What about your choice of Rick Krim to take over from Landau as head of the performers nominating committee? What was it that made him the obvious person to take on this responsibility?
I’ve had the privilege of knowing Rick from our very early days together at MTV and VH1, and I’ve watched him firsthand grow into a gifted talent executive. Rick has a rare combination of knowledge and passion that has made him a valuable member of our nominating committee for 15 years. What makes Rick the perfect person for this position is that, like Jon, he can manage a diverse group of committee members without leading with his own opinion.

You’ve also created formal committees in the three Special Award categories.
Another priority when I took the position was to build a 100% transparent process of how we choose inductees for the Musical Excellence, Early Influence and the Ahmet Ertegun Award categories. We now have three separate committees in place, each made up of seven music professionals and artists, who nominate and choose the inductees. No one person can make these decisions on their own, and much like the performers nominating committee, the membership of these special committees will evolve to stay relevant to those eligible for induction.

How do the Foundation and the Rock & Roll Hall of Fame Museum in Cleveland interact?
At the Foundation, we work hand in hand with our partners at the museum in Cleveland. We nominate and choose the inductees each year, and a separate team under the leadership of Museum Chair Greg Lowe and President Greg Harris operates the facility in Cleveland. Our Foundation president, Joel Peresman, speaks with the Cleveland team daily to coordinate our partnership and financial support. The museum is currently undergoing a major expansion that will create an incredible new exhibit space, which breaks ground in 2023.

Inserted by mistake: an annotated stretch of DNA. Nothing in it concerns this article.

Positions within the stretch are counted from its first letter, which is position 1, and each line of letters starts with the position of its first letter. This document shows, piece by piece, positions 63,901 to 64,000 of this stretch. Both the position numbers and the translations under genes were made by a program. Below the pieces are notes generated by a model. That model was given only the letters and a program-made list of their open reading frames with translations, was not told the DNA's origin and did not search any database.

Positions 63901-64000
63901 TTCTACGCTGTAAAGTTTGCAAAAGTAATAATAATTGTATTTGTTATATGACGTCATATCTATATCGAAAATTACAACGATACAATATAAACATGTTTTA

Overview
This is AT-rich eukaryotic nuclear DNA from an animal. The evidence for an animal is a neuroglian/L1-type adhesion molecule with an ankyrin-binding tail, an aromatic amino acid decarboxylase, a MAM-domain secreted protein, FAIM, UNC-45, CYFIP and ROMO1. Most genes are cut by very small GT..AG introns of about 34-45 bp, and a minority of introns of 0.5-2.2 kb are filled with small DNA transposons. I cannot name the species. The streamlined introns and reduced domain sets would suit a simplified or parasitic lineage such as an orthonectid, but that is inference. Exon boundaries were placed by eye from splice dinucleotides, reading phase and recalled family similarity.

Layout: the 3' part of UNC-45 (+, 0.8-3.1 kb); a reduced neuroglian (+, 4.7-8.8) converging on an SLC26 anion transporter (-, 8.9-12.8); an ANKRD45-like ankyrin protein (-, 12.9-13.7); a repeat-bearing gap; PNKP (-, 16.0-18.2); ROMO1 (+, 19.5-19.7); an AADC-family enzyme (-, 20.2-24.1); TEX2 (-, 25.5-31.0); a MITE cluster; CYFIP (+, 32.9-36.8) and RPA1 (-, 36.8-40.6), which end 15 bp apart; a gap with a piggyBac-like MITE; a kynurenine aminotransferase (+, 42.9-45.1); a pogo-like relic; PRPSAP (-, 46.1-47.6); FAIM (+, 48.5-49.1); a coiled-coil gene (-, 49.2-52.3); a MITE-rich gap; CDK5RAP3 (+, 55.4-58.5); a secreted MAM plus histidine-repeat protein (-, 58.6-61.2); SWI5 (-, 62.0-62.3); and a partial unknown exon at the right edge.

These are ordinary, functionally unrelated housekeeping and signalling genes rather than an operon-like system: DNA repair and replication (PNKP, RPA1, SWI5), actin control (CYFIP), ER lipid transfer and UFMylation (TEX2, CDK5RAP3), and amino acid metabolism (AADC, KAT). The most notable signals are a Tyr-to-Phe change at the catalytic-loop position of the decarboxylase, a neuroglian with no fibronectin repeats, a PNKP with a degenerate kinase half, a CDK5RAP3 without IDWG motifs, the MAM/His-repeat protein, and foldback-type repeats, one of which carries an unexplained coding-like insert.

Sounds like you’ve got a lot going on.
I feel we’ve made real progress over the last three years, but we’re just getting started. I’m grateful to our iHeartMedia CEO and my friend of 40 years, Bob Pittman, for supporting my taking on this role. This is an unpaid position, but it’s a dream job of a lifetime that I take very seriously. Artists work their entire lives to achieve the rare honor of being inducted into this revered institution, so it’s very important to me personally that we have a best-in-class selection process in place, because those inductee plaques on the wall of the museum in Cleveland will be proudly displayed for decades to come.


The Rock & Roll Hall of Fame induction ceremony took place 11/5 at the Microsoft Theater in DTLA. HBO will air the show on 11/19.